September 15, 2015: MLive publishes a report with the headline: “Virginia Tech professor says Flint’s tests for lead in water can’t be trusted.” Key points:
September 17, 2015: Email from Susan Moran to numerous MDHHS colleagues: “FYI Front office also is asking about Flint water, let’s make sure we are communicating consistently. Copying Linda and Corrinne. While this is a public health concern, this is largely DEQ/local jurisdiction.” Corrinne Miller at MDHHS responds later same day… “Per the MDEQ, the compliance monitoring for lead within the city has never exceeded the EPA action level for lead.”
September 20, 2015: Virginia Tech’s Marc Edwards alleges in email to EPA officials that Flint’s lead sampling techniques are seriously flawed. Key points:
I am writing everyone in regards to drinking water testing for lead & copper. The City needs assistance from residents to collect samples from their home. I believe I bothered everyone with a correspondence regarding this matter last year for our first sample round, but we are trying to finish up our second 6 month round of testing before the end of this month. If you live in the City or have family/friends who live in the city that would like to be part of the sampling group please contact me via email or call the water plant at (810)787-6537. Please forward this email to anyone who might be willing to participate.
Collecting a sample consists of letting the water sit stagnant in the pipes for 6 – 8 hours (usually overnight, or while at work/school/etc during the day) then filling a sample bottle and recording sampling and contact information on a form that is provided. Water Plant staff will deliver and pick up the sample bottle and accompanying form.
City of Flint
September 22, 2015: Email from MDHHS Environmental Public Health Director Lynda D. Dykema, PhD, to MDHHS colleagues Geralyn Lasher (MDHHS deputy director for external relations and communications) Nancy Peeler, and numerous others: “Here is a link to the VA Tech study re city of Flint drinking water… It appears that the researchers have completed testing of a lot of water samples and the results are significantly different than the city and DEQ data. It also appears that they’ve held public meetings in Flint, resulting in concerns about the safety of the water that have arisen in the last few days.”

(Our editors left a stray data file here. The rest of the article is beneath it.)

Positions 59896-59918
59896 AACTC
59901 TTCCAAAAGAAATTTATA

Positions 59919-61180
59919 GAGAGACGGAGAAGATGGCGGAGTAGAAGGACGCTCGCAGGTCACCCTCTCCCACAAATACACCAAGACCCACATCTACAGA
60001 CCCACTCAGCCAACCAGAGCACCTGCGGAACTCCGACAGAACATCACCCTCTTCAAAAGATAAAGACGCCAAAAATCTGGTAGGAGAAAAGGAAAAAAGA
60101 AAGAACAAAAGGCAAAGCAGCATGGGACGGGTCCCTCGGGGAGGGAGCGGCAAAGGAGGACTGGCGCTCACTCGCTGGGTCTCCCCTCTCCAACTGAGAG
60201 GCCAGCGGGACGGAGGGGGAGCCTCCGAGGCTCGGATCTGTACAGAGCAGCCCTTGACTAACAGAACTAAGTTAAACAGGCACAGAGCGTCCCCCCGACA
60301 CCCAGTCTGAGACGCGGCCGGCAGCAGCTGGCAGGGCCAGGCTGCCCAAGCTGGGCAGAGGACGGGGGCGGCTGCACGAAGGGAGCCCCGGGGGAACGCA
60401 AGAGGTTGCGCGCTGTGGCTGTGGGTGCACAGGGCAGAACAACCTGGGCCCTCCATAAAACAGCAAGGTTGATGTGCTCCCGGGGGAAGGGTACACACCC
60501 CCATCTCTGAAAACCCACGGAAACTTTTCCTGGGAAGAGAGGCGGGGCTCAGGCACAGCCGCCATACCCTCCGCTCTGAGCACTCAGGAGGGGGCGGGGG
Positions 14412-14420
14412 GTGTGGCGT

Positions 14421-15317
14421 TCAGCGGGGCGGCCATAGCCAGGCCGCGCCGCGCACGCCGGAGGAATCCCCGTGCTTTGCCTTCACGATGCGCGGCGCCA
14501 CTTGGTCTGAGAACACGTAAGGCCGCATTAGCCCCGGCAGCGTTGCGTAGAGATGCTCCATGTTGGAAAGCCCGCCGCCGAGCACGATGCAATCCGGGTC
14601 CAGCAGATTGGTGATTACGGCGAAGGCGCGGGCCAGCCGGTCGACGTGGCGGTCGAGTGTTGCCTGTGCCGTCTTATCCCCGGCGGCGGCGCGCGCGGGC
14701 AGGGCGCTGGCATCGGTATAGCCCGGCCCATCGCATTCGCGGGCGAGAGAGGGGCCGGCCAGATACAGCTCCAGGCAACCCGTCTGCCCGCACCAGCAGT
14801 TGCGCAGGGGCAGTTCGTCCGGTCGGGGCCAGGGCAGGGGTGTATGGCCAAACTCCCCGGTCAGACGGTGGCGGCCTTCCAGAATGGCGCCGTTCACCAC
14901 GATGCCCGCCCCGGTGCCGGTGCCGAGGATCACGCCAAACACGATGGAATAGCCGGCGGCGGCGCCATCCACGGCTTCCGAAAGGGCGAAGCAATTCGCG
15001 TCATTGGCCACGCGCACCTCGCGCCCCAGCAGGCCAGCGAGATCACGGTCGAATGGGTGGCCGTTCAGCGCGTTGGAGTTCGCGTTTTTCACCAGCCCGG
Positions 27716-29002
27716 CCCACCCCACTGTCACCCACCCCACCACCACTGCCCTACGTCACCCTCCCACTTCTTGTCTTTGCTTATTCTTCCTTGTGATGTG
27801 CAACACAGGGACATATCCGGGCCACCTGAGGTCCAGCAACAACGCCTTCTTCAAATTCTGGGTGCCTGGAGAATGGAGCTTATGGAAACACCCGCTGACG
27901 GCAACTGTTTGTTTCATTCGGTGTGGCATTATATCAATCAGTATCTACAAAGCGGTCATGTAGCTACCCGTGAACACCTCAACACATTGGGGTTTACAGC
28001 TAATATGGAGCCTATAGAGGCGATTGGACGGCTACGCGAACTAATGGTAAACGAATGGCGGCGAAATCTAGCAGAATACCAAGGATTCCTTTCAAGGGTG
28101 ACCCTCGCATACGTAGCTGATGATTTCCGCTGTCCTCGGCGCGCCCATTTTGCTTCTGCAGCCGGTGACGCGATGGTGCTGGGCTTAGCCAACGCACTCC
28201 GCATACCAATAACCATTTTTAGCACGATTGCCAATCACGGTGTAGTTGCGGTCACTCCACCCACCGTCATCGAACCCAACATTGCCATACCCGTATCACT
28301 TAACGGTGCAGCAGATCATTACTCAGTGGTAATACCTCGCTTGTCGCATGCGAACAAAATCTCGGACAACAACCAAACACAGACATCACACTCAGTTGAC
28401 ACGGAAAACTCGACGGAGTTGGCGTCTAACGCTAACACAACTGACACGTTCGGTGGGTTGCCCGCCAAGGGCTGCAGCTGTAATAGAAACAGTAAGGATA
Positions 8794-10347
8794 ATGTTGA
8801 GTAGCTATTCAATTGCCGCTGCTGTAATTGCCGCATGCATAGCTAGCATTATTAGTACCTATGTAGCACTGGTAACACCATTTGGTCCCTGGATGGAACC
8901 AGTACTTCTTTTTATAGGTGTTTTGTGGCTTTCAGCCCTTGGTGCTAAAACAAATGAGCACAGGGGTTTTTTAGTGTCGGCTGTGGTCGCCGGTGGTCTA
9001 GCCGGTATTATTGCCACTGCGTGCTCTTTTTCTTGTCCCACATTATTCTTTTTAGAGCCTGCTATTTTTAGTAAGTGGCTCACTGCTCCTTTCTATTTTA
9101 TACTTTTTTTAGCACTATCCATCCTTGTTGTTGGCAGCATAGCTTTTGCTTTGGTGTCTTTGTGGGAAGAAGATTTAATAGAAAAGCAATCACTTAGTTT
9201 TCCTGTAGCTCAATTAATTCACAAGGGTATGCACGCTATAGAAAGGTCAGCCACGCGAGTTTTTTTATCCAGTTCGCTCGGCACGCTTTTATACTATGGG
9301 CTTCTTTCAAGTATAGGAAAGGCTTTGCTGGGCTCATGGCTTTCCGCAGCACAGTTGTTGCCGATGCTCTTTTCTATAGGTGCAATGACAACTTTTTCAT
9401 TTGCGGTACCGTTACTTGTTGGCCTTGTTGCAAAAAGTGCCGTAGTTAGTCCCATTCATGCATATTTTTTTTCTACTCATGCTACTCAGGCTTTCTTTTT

(TRUTH SQUAD ANALYSIS: Eleven days after Virginia Tech’s Edwards publishes his full Flint lead sampling results, MDHHS officials are finally grappling with the alarming findings in email correspondence.)
September 22, 2015: Flint pediatrician Dr. Mona Hanna-Attisha requests from Robert Scott and others at MDHHS full state records on blood tests to supplement her own Flint blood-lead research. The doctor says: “…since we have been unable to obtain recent MCIR blood lead data for Flint kids in response to the lead in water concerns, we looked at all the blood lead levels that were processed through Hurley Medical Center…” and describes “striking results.” (Truth Squad Note: Hurley is a major hospital in Flint.)
September 22, 2015: Email meeting notice from Kory Groetsch at MDHHS regarding a lead-related conference call among MDHHS, MDEQ, and Genesee County health officials. One of the agenda items for the meeting is…. “Current status of resources to put toward desired efforts (i.e., Who has time to do what? AKA – reality check.”)
September 23, 2015: A day before Dr. Mona Hanna-Attisha releases a major study concluding Flint has a serious problem with children with elevated blood lead levels, ongoing questions prompt some reconsideration by Nancy Peeler, program director of the MDHHS program for Maternal, Infant, and Early Childhood Home Visiting. Two months earlier, MDHHS had noted they’d seen elevated lead-blood levels in Flint in summer 2014, but quickly concluded they saw no real relation to Flint water. Now Peeler’s second-guessing herself, as noted in this email “Based on questions coming through, I do think we need to run our Flint charts for the same population group that the Flint docs ran (as close as we can approximate the sample) but I’d look at it across the five years again. Depending on what our charts show, we may want to consider having (state epidemiologists) help us run an analysis more like the docs ran – but let’s look at the revised charts as a starting point.”